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disability benefits solely on the grounds of a hearing disability, we hypothesize that the
main effect of a hearing difficulty will be through the higher probability of application
to disability benefits for the hearing impaired compared to those with normal hearing.
As self-reported functionally measured hearing is likely to be endogenous to labor
supply, we simultaneously estimate receipt of disability benefits and functional hearing
using hearing aids as an instrument for the latter.
Second, we examine the effects of the acknowledgment of personal hearing problems
and the use of different coping strategies on labor force participation. The coping
strategies included are: informing one’s employer about the hearing difficulties and the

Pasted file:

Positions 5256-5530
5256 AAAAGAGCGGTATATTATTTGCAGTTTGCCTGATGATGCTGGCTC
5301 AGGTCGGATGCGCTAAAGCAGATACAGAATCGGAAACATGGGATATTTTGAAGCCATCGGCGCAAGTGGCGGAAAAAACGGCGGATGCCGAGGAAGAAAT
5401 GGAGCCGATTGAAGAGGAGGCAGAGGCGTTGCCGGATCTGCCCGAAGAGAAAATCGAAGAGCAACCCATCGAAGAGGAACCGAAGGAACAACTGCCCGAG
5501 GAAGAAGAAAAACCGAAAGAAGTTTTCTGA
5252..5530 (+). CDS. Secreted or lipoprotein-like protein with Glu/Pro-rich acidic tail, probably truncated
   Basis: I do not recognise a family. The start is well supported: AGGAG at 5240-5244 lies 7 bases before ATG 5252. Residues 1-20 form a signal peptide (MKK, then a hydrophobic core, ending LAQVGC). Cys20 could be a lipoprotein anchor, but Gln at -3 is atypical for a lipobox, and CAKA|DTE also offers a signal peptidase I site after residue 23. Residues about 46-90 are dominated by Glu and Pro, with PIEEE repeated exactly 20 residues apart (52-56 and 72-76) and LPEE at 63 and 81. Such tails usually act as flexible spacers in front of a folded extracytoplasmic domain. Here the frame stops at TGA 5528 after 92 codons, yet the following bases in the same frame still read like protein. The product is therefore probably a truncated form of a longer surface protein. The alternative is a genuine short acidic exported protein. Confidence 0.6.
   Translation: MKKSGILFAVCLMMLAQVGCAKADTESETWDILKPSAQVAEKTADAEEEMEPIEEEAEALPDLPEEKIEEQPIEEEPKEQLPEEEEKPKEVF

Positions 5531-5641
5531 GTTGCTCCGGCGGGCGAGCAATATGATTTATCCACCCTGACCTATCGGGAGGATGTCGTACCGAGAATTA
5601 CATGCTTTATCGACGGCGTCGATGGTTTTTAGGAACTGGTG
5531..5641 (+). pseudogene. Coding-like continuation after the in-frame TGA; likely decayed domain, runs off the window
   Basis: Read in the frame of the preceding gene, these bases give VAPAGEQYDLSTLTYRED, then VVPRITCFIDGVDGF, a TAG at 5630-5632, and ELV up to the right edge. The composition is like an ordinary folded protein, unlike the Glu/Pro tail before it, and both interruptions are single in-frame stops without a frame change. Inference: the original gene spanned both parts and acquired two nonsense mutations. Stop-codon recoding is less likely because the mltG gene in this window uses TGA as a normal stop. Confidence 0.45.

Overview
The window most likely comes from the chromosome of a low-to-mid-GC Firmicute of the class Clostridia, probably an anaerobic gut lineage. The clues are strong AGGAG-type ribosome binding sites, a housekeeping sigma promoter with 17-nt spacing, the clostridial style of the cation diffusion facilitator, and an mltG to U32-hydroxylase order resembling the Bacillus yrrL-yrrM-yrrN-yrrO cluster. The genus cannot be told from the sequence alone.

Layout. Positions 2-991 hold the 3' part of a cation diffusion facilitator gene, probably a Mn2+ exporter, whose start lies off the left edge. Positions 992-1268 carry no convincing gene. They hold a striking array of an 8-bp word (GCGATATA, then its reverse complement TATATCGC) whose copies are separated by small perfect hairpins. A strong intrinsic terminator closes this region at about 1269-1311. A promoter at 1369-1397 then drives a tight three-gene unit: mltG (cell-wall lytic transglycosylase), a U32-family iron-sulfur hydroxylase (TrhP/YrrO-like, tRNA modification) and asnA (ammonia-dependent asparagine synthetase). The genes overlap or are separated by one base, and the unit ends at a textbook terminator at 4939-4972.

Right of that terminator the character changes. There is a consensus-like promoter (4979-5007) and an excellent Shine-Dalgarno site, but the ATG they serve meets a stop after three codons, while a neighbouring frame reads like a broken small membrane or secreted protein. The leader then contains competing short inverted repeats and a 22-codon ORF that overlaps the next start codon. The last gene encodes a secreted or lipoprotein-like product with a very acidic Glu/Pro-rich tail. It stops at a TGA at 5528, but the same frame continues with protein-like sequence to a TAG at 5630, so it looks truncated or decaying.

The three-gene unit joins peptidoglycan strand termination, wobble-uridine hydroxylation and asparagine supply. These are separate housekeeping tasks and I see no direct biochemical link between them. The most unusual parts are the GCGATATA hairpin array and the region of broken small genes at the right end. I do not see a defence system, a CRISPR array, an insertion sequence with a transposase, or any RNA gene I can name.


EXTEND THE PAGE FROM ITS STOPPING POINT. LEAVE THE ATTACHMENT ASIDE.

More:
use of different assistive devices at work such as phone amplifiers or wire loops. As
informing one’s employer may also be endogenous to labor supply, we simultaneously
estimate a three-equation model of receipt of disability pension, functional hearing and
coping strategies.
We use unique Danish survey dataset containing questions about labor force
participation, work experience, health, and functional hearing difficulties. In addition to
answering the survey questions, all respondents underwent a clinical audiometric
hearing test. A total of 2,407 respondents between the ages of 50-64 participated,
constituting a survey sample that approximately represents the Danish population
within this age group.
Previous research on the hearing impaired based on representative data have mostly
used self-reported hearing difficulties to identify the hearing impaired (Access
Economics 2006; HRF 2005; Kochkin 2005; Ries 1994). By doing so two possible
problems arise. First, hearing disability might be measured with error due to the